Continuation of medical insurance after a divorce is a major concern, especially when one party has been covered under an employment benefit of the other party. In 1986, Congress passed the Consolidated Omnibus Budget Reconciliation Act, which is commonly referred to as “COBRA”.
COBRA, among other things, as it pertains to family law, allows former spouses to continue receiving benefits after a judgment of divorce or separate maintenance is entered so long as the plan meets specified criteria for continued health plan coverage. Typically, COBRA benefits covers health plans maintained by private-sector employers with 20 or more employees, employee organizations, or state or local governments.
COBRA does not, unlike other federal statutes such as the Family and Medical Leave Act (FMLA), require the employer to pay for the cost of providing continuation coverage; instead it allows employees and their dependents, or the beneficiary, to maintain coverage at their own expense by paying the full cost of the premium the employer previously paid, plus up to a 2% administrative charge. While this is supposed to be less expensive than individual health care coverage, this is not always the case.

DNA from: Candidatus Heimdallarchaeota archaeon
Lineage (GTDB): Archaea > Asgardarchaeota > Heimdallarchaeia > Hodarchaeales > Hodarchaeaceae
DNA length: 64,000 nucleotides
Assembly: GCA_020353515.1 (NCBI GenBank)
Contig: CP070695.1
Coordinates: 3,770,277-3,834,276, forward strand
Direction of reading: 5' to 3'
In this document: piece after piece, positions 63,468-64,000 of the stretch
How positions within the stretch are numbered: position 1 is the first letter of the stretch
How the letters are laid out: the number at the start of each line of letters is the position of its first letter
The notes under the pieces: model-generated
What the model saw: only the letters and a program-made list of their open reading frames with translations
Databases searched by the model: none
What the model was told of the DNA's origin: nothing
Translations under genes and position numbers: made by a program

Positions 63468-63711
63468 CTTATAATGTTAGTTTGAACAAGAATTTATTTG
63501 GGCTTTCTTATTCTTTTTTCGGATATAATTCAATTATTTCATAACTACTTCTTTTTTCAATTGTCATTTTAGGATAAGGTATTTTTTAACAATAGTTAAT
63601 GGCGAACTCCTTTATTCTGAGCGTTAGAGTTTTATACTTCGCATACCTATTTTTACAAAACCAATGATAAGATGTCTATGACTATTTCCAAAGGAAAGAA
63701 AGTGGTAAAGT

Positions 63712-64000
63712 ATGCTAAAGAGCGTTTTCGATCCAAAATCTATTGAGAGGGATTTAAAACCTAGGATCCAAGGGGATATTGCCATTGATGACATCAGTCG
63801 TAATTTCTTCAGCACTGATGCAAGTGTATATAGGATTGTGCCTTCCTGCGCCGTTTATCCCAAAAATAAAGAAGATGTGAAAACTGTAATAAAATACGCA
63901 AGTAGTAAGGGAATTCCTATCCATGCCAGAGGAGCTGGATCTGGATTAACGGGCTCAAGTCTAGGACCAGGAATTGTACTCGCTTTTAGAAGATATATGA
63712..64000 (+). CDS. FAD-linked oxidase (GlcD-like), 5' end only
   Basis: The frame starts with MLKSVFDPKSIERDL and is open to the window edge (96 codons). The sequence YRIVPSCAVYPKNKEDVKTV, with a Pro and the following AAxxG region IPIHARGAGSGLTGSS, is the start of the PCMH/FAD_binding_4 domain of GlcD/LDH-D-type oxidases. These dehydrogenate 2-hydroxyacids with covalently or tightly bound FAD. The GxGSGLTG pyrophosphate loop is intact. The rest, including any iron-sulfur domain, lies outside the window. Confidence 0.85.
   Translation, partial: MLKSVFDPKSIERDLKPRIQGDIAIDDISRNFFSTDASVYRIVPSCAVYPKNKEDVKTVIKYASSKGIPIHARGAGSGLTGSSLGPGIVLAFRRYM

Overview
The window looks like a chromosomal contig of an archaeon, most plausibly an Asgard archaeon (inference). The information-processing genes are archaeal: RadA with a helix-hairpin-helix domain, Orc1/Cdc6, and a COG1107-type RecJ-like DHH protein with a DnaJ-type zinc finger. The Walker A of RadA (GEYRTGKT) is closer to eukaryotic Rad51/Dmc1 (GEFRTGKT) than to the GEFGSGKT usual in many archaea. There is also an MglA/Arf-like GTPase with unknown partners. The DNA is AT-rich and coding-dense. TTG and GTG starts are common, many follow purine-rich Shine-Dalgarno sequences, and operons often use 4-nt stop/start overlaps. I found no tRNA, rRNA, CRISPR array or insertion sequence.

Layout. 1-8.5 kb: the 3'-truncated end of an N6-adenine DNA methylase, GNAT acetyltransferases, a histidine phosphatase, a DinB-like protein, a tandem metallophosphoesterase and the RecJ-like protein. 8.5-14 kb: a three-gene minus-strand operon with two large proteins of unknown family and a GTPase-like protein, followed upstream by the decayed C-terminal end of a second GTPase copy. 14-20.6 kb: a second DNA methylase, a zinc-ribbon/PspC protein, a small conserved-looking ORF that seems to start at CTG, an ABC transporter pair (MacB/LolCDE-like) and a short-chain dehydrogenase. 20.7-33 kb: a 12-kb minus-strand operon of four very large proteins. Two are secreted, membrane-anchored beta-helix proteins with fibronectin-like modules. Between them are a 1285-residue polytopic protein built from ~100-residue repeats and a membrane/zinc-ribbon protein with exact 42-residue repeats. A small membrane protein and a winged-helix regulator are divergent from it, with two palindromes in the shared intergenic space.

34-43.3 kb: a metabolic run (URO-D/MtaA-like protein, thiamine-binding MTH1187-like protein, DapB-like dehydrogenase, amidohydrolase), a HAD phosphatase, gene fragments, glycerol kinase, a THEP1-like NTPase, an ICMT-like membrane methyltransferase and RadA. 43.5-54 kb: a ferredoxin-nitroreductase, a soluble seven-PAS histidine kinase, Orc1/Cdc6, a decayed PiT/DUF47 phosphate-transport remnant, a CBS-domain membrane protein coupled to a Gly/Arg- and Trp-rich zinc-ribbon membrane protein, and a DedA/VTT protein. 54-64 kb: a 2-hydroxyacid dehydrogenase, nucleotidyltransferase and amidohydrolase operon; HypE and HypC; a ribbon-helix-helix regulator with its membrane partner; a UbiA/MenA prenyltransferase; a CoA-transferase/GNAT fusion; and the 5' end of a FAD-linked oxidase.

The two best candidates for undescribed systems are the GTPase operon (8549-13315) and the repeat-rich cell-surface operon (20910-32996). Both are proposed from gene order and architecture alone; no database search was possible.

A covered employee’s spouse who would otherwise lose their coverage due to a divorce may elect to continue coverage under the plan for a maximum of 36 months. A qualified beneficiary must notify the plan administrator of a qualifying event within 60 days after divorce or legal separation. After being notified of a divorce, the plan administrator must give notice, generally within 14 days, to the qualified beneficiary of the right to elect COBRA continuation coverage, and what will be required of them. You should try to inform the health plan administrator, in writing, as soon as your Judgment of Divorce or Separate Maintenance is entered. If you miss any of the required deadlines, your ability to elect COBRA benefits could be forever lost.
Health care benefits are a very important issues and it is important the coverage remain continuous. Our Plymouth, MI family law office will thoroughly discuss your health care options for you and assist you in determining whether or not COBRA is right for you.